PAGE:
Refined sugar market collides over imports
JMA, GK oppose import monopoly for state agency SIA
Tameka Gordon, Business Reporter
On one side of the emerging hostilities, the overseers of the refined sugar market say loopholes in the import policy has led to abuses; on the other side, private operators say the State, by attempting a takeover of a commercial trade, could add to their cost of doing business.
Manufacturers have vowed to resist the plan to reinstate the Sugar Industry Authority (SIA) as sole importer of refined sugar - a proposal of newly minted Agriculture Minister Derrick Kellier.
Jamaica does not produce refined sugar. Under current policy, manufacturers who use the product as input are allowed to import it duty-free. But under the new proposal, SIA will source the product and distribute it locally.
The Ministry of Agriculture has charged that manufacturers have been reselling the product to retailers at a profit to them but at a loss for Customs. Giving SIA sole responsibility for imports is meant to square the circle.
"Many of our manufactures will not take up the consideration. They will not purchase sugar from the SIA," said Metry Seaga, the deputy president of the Jamaica Manufacturers' Association.
"They will close their factories before they do that, and I have gotten that word from many large companies in Jamaica," he told the Financial Gleaner.
Meanwhile, CEO of GraceKennedy Limited, Don Wehby, has criticised the Government's handling of the issue, saying consultations usually occur before such changes are broached.
no to supply monopoly
"The manner in which this proposed change has been handled to date is not in keeping with all of the joint work done by both the Government and business sector in the past few years to bring stability and growth to Jamaica," said Wehby, who heads one of Jamaica's most powerful company and has himself served as a government minister.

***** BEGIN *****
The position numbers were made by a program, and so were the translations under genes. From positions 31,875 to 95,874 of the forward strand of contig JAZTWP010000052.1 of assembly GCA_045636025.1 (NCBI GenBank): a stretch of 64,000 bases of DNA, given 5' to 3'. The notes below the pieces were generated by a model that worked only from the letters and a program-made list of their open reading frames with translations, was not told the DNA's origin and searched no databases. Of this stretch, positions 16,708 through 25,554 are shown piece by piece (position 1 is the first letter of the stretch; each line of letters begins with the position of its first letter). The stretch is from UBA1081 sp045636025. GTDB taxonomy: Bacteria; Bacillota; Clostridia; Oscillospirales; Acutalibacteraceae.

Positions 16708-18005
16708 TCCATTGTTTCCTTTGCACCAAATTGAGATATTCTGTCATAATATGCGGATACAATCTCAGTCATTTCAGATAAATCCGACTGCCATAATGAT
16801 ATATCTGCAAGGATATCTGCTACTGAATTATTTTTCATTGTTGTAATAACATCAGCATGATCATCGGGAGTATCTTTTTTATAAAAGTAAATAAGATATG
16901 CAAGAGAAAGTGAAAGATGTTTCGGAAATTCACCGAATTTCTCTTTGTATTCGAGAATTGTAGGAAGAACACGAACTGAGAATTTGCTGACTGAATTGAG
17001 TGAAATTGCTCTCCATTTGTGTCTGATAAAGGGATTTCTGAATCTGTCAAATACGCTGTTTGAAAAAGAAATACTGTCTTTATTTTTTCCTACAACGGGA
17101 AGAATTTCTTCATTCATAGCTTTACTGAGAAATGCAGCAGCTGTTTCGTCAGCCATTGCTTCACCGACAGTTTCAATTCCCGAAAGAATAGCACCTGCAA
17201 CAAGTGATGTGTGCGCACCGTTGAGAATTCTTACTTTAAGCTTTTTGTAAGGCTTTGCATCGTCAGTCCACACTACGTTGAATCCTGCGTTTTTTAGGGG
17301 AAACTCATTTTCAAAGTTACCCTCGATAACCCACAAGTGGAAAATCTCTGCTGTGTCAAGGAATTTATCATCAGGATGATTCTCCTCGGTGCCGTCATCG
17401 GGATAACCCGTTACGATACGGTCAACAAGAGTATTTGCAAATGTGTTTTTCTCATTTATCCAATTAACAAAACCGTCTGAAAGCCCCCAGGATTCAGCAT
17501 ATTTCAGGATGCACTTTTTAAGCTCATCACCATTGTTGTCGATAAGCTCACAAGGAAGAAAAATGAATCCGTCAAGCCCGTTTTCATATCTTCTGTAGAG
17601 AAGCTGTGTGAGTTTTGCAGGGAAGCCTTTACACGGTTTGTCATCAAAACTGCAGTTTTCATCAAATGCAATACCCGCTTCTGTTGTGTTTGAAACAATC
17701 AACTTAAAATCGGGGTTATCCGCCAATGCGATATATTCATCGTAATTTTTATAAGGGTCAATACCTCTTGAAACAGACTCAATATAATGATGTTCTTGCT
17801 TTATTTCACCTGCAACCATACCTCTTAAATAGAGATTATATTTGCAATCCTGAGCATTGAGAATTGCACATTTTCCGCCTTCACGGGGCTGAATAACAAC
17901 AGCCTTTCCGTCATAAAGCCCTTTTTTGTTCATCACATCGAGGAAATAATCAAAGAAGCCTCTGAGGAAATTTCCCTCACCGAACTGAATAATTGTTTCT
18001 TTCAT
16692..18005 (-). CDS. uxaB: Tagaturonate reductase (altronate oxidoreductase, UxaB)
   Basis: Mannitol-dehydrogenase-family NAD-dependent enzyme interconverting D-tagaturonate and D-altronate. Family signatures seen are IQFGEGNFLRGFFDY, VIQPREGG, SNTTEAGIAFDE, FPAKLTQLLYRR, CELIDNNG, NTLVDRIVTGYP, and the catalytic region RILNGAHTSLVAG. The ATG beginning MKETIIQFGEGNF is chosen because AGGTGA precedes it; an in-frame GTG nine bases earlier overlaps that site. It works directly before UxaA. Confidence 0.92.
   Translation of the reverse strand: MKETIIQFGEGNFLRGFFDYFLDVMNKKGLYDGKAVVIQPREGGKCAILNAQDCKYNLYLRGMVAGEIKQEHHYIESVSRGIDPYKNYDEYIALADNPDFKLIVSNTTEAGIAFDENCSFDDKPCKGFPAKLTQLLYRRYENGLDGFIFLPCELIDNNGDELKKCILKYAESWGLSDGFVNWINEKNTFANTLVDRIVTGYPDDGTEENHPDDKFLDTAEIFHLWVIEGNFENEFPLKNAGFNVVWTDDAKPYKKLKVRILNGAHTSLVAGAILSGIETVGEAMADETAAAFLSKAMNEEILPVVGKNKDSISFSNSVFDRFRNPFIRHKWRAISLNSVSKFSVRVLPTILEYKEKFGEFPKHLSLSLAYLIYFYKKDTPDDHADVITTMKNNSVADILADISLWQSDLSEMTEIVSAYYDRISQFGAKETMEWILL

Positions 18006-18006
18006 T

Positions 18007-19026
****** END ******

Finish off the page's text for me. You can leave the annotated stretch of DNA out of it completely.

"GraceKennedy is not in favour of any change that will result in a monopoly of supply of a key raw material for our manufacturing businesses. Monopoly supply situations always harm our consumers and is bad for business," he said.
Seaga said the uncertainty surrounding the SIA's source markets, the price the agency will pay in these markets, and the price it will eventually look to sell the commodity at to local manufacturers has created 'fiscal forecasting challenges' for producers.
"No one knows what price the SIA will be purchasing the sugar at, so nobody can plan their business. Many of our manufacturers forward buy for up to 18 months," said Seaga.
"I would venture to say I don't think the SIA has the wherewithal, based on their track record, to import as inexpensively as many of our current members who have international buying agreements," Seaga charged.
Manufacturers have clearance to import the sweetener duty-free but only if it is being used as raw material input. As an end product, refined sugar attracts 128 per cent duty.
The industry therefore sees two categories of importers, those who import for commercial use to feed the retail trade, being the larger supermarket chains and major distributors; and those importing as manufacturers.